Who is your greatest lover?

Reblogged from Answers of Truth

Nothing of love and romance matters if you aren't flourishing in the Great Love Story. For most of you this story isn't new, but listen closely to the Passion unfold:

The Great Love Story
Jesus, the Creator God, made his dwelling among men (Jn. 1:1-14). Though He is in very nature God, He did not consider equality with God something to be grasped, but made Himself nothing, taking the very nature of a servant, being made in human likeness. Leaving the triune Godhead (the Trinity—God, Jesus, and Holy Spirit), He came to earth to save mankind (Phil 2:6-7). These men, however, were so wicked and full of sin that it was written, “There is no one righteous, no not even one; there is no one who understands, no one who seeks God. All have turned away, they have together become worthless; there is no one who does good not even one. There is no fear of God before their eyes” (Rom. 3:11-18).

But God loved the world so much that he gave his one and only son, that whoever would believe in him would not perish but have eternal life. For God did not send his son into the world to condemn the world but to save the world through him. The world needed a Savior, one who would die for their sins, die for their wickedness. This Savior is Jesus, the promised Sacrifice (Isa. 53). Jesus told all men, “I will not leave you as orphans; I will come to you.” Then God said to those men, “Whoever believes in my Son has eternal life, but whoever rejects my Son will not see life for my wrath remains on him (Jn. 3:16-18, 36).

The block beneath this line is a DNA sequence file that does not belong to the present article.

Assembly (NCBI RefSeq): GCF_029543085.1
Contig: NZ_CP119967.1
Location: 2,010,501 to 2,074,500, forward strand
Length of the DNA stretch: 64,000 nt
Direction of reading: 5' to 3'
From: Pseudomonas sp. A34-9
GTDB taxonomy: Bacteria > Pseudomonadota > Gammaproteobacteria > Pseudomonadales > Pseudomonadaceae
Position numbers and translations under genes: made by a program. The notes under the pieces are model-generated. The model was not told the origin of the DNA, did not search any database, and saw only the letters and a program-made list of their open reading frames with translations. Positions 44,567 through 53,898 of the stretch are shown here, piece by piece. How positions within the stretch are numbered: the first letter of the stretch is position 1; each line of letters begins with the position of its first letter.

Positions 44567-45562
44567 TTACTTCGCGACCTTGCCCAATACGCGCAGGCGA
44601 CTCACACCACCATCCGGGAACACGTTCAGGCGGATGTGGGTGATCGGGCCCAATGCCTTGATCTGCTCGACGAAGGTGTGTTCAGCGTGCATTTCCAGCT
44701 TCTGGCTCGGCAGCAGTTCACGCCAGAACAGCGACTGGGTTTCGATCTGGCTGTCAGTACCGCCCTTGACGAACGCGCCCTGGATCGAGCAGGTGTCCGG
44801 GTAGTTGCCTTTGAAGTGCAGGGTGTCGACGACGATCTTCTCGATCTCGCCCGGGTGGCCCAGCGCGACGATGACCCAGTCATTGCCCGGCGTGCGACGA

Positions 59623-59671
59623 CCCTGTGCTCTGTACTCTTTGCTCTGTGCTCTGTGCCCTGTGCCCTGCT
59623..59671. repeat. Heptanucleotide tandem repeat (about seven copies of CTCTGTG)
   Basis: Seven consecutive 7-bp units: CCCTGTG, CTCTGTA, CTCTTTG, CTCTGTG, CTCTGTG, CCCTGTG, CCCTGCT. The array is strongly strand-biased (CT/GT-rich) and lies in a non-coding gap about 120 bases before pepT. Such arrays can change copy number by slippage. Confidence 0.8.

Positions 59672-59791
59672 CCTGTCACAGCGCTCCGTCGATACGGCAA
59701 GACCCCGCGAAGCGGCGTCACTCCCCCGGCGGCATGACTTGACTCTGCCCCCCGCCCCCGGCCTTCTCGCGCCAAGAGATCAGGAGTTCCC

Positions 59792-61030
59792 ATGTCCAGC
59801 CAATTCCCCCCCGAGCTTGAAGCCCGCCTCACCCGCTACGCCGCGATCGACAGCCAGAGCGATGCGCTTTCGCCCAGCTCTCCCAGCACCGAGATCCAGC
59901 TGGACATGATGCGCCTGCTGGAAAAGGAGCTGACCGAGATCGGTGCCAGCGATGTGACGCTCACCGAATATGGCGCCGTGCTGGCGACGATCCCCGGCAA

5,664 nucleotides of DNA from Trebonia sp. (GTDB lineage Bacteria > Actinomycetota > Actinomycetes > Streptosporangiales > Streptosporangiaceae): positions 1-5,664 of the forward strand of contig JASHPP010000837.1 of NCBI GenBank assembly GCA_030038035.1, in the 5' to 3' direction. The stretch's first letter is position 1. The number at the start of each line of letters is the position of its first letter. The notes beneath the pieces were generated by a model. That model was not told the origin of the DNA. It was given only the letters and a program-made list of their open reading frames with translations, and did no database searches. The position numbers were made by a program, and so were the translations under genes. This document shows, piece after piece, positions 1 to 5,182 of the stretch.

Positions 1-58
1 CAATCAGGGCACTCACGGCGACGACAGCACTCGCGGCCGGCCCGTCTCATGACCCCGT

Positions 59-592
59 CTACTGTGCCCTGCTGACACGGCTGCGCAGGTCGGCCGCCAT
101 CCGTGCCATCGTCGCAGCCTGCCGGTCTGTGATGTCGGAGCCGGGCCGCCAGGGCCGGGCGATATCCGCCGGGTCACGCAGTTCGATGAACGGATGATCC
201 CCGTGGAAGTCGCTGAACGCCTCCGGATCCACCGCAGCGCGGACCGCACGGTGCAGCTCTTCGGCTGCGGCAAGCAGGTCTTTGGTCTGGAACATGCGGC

So Jesus came to those who would believe in his name, giving them the right to become children of God—children born not of natural descent, nor of human decision or a husband’s will, but born of God (Jn. 1:1-13)—children who would be heirs with Him in His inheritance. Since the children have flesh and blood, he too shared in their humanity so that by his death he might destroy him who holds the power of death—the devil—and free those who all their lives were held in slavery by their fear of death (Heb. 2:14-18). And although men were evil, Jesus who is fully God and fully man, lived a sinless life (Heb. 4:15). To pay for the sins of mankind he would be betrayed, beaten, arrested, flogged, stabbed with a crown of thorns, pierced with sharp nails through his hands and feet, and crucified on a cruel cross. He died.

But this Jesus did not stay in the grave.

On the third day he rose, conquering sin and defeating death. Jesus said, “I will ransom them from the power of the grave; I will redeem them from death. Death has been swallowed up in victory” (Hosea 13:14). Thanks be to God! He gives us the victory through our Lord Jesus Christ (1 Cor. 5:57). This victory, through faith in Jesus our Savior and Lord, restores mankind to God to spend an eternity with him in Heaven. Jesus said, “In my father's house are many rooms; if it were not so, I would have told you. I am going there to prepare a place for you. And if I go and prepare a place for you, I will come back and take you to be with me that you also may be where I am (Jn. 14:2-3).